from The American Heritage® Dictionary of the English Language, 4th Edition
- transitive v. To gain possession of: acquire 100 shares of stock.
- transitive v. To get by one's own efforts: acquire proficiency in math.
- transitive v. To gain through experience; come by: acquired a growing dislike of television sitcoms.
- transitive v. To locate (a moving object) with a tracking system, such as radar.
from Wiktionary, Creative Commons Attribution/Share-Alike License
- v. To get.
- v. To gain, usually by one's own exertions; to get as one's own, as, to acquire a title, riches, knowledge, skill, good or bad habits.
from the GNU version of the Collaborative International Dictionary of English
- transitive v. To gain, usually by one's own exertions; to get as one's own.
from The Century Dictionary and Cyclopedia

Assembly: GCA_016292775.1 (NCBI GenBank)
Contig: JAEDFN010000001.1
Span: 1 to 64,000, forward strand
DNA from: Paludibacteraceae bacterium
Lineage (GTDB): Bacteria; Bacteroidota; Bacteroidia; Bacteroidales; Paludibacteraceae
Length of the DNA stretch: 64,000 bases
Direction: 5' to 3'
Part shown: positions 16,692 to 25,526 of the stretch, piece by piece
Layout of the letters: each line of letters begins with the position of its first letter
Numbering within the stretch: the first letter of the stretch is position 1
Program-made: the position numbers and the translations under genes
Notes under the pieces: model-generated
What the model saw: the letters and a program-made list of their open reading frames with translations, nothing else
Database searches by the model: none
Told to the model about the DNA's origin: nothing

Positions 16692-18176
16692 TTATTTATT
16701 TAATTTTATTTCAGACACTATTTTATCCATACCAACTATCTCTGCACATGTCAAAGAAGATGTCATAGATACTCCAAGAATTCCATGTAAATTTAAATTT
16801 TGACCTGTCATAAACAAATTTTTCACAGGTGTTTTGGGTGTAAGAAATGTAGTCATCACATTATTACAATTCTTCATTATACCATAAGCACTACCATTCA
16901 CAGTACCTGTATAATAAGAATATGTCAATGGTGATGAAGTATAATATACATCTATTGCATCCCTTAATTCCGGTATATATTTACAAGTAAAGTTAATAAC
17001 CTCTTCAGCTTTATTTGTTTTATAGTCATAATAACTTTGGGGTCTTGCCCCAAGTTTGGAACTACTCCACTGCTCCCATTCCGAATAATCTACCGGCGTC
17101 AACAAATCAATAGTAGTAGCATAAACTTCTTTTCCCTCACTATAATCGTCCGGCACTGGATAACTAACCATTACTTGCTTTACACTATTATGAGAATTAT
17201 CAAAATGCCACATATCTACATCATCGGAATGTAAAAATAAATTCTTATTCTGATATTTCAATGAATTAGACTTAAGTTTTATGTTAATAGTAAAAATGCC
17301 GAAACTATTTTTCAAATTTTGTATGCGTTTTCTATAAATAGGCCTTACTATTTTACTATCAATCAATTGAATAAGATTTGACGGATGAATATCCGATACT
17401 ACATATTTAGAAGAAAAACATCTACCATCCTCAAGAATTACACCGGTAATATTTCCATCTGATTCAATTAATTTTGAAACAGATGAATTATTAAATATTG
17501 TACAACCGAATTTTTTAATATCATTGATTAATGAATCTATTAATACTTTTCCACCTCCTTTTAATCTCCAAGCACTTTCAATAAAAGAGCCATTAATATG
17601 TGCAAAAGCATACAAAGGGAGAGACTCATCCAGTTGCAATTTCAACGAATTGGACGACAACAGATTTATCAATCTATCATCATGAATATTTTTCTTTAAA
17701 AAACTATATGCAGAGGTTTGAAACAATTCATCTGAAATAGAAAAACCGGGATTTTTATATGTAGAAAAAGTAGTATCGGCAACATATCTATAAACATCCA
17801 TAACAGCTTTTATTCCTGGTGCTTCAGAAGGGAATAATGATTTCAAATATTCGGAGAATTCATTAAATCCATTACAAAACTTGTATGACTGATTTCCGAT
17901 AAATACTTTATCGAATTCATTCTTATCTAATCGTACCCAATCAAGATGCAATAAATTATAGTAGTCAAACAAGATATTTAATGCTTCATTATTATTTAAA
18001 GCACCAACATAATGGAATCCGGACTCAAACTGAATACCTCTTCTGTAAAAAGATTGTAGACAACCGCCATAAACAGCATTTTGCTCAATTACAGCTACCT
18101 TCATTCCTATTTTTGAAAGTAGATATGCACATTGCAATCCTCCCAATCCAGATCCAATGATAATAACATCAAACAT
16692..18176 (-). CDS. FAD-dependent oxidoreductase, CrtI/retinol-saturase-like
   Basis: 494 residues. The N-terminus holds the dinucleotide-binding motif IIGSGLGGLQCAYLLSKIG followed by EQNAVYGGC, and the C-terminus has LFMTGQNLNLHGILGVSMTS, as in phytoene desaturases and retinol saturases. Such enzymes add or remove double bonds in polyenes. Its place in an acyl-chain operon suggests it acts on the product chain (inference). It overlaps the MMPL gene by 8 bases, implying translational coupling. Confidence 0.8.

- To get or gain, the object being something which is more or less permanent, or which becomes vested or inherent in the subject: as, to acquire a title, estate, learning, habits, skill, dominion, etc.; to acquire a stammer; sugar acquires a brown color by being burned.
from WordNet 3.0 Copyright 2006 by Princeton University. All rights reserved.
- v. win something through one's efforts
- v. take on a certain form, attribute, or aspect
- v. gain knowledge or skills
- v. come into the possession of something concrete or abstract
- v. come to have or undergo a change of (physical features and attributes)
- v. locate (a moving entity) by means of a tracking system such as radar
- v. gain through experience
Middle English acquere, from Old French aquerre, from Latin acquīrere, to add to : ad-, ad- + quaerere, to seek, get.(American Heritage® Dictionary of the English Language, Fourth Edition)
From Middle English aqueren, from Old French aquerre, from Latin adquaerere; ad + quaerere. See quest. (Wiktionary)